Defense Minister Ya’alon’s ouster is a turning point in Israeli political history

The public’s confidence that Likud can be trusted to assure Israel’s security has been shaken. Ya’alon’s murky ouster will set off a political earthquake

By Moshe Arens

Moshe_Arens_cropped-150x150The two hyperactive Likud politicians who put together the plot to unseat Defense Minister Moshe Ya’alon and replace him with Avigdor Lieberman have a myopic view of Israeli politics. Their only excuse could be that they are relative newcomers to the political scene.

Yariv Levin was elected to the Knesset seven years ago, the year Zeev Elkin became a Likud MK after leaving Kadima. Their aim in last week’s behind-the-scenes maneuver was to broaden the Likud-led coalition, and this aim they seem to have achieved.

The coalition representation in the Knesset will increase to 67 from 61. But the price Likud’s leaders paid for these six extra votes is a heavy one for both the country and Likud far heavier than they seem to realize. Their simple-minded explanation that a stable government is good for Israel and therefore replacing Ya’alon with Lieberman must be good for Israel is not likely to be accepted by most Israelis.

The defense minister is not just another of Israel’s many government ministers. He is by far the most important minister, shouldering direct responsibility for Israel’s security, the personal security of Israel’s citizens, and the lives of their children serving in the Israel Defense Forces.

Defenders of the murky deal to oust an excellent defense minister offer an explanation: that in addition to the defense minister, many others are involved in taking decisions on defense matters which presumably means that it’s not so important who the defense minister is. This shows an abject ignorance of the workings of the defense establishment.

All Israelis were lucky to have Ya’alon as defense chief these last few years, and this luck now seems to have run out. Choosing between an excellent defense minister serving in a narrow coalition and firing an excellent defense minister and obtaining a few more coalition votes should have been easy. But Benjamin Netanyahu made the wrong choice.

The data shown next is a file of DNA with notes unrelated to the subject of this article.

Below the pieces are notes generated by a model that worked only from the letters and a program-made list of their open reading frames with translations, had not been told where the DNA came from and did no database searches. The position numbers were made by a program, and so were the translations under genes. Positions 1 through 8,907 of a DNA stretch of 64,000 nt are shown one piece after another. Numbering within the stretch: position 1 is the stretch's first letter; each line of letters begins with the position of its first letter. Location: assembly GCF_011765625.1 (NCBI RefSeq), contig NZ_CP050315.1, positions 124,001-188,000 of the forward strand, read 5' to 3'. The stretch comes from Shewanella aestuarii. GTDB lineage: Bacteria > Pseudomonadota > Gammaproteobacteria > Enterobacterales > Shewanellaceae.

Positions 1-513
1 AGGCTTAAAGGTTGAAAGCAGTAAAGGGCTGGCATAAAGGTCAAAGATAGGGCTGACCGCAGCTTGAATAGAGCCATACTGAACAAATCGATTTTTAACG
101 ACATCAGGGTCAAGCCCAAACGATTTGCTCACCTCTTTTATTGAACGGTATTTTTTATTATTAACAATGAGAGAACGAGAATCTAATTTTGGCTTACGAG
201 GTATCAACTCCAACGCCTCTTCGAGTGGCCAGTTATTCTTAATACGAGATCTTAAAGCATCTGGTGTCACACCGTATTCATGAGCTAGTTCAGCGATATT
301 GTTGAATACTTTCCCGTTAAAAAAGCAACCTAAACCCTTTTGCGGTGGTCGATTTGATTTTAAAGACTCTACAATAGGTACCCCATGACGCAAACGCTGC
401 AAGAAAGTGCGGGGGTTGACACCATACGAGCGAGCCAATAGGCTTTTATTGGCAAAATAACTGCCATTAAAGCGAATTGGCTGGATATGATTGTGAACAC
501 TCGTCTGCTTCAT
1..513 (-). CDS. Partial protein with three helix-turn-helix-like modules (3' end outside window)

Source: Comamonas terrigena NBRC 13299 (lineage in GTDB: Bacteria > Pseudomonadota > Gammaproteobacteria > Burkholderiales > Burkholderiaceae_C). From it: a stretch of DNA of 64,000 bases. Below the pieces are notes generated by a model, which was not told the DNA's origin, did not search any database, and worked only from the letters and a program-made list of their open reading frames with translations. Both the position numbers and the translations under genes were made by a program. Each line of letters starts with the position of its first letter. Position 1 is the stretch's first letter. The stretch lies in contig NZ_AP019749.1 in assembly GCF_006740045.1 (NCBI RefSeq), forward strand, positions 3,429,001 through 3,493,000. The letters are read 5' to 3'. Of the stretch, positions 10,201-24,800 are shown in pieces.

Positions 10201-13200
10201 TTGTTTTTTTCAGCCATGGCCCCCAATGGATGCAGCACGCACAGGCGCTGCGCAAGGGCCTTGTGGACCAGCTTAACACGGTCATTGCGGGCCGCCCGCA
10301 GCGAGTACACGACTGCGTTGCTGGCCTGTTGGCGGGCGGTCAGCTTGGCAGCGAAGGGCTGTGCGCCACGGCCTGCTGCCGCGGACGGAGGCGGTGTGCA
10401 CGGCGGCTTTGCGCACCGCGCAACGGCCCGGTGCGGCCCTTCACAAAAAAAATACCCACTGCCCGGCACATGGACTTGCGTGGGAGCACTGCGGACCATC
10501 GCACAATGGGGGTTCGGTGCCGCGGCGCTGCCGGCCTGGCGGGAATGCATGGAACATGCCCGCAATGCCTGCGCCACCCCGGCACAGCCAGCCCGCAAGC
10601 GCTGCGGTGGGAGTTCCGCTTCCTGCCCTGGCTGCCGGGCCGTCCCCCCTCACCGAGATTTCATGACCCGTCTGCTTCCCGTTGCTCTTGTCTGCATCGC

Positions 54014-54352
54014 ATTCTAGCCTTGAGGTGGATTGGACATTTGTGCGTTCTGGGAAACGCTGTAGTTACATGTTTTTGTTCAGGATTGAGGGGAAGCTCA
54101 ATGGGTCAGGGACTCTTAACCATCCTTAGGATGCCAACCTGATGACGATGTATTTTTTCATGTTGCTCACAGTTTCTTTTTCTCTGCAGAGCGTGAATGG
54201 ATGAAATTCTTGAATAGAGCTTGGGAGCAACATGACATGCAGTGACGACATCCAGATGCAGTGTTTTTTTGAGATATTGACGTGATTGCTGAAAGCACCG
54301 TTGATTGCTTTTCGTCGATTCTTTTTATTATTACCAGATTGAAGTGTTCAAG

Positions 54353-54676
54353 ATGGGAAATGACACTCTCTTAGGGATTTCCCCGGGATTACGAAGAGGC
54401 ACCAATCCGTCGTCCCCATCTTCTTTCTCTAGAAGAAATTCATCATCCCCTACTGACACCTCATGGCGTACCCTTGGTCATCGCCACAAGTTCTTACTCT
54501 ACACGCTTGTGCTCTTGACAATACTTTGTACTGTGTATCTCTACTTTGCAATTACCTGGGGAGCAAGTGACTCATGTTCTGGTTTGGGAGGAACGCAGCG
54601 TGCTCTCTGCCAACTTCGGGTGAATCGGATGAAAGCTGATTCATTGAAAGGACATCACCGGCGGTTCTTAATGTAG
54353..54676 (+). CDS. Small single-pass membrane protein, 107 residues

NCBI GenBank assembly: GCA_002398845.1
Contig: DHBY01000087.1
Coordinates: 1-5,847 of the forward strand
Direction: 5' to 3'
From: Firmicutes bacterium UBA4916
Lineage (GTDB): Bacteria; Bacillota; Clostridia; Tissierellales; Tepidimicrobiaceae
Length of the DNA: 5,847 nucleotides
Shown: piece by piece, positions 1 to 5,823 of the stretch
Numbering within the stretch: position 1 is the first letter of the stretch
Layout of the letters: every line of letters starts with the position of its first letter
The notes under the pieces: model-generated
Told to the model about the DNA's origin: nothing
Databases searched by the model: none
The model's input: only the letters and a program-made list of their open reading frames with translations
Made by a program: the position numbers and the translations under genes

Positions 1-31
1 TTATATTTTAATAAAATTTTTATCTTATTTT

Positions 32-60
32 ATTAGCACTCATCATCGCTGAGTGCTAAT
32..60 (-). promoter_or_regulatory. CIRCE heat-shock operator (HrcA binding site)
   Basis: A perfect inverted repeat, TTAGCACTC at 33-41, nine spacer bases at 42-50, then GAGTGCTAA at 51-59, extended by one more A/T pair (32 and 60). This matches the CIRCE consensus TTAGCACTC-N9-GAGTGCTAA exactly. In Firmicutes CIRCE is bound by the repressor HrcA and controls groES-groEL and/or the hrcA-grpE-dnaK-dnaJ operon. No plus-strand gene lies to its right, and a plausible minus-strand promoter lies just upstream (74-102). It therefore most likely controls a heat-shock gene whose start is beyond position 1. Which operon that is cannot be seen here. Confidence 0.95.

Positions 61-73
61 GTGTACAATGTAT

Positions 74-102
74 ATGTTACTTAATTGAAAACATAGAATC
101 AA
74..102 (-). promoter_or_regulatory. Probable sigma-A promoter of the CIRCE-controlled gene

He and his allies insulted Ya’alon, a man who dedicated most of his adult life to Israel’s defense. The explanation offered by Levin and Elkin that the defense ministry is not Ya’alon’s private property added insult to injury.

But they insulted not only Ya’alon, they insulted the IDF. It’s a people’s army, and just about all of Israel’s citizens identify with it and love it. They have served in the IDF and their children serve in the IDF. Of all state institutions, the IDF is held in the highest regard.

When Ya’alon is insulted, it is an insult felt by many around the country. The people of Israel have been insulted. And they are not likely to forget it.

The confidence of much of the public that Likud can be trusted to assure Israel’s security confidence that has kept Likud in power for many years has been shaken by this recent escapade. What is being described as a minor adjustment in the allocation of ministries is likely to bring about a major shift in the public’s view of Likud’s leaders on defense matters. It’s likely to raise the question of whether they can be trusted on the issue closest to the heart of most Israelis.

Ya’alon’s ouster is likely to be a turning point in Israel’s political history, one that Levin and Elkin, their noses close to the ground, did not foresee. A political earthquake is in the offing. It may take a little time, but it is coming. The law of unforeseen consequences is at work.

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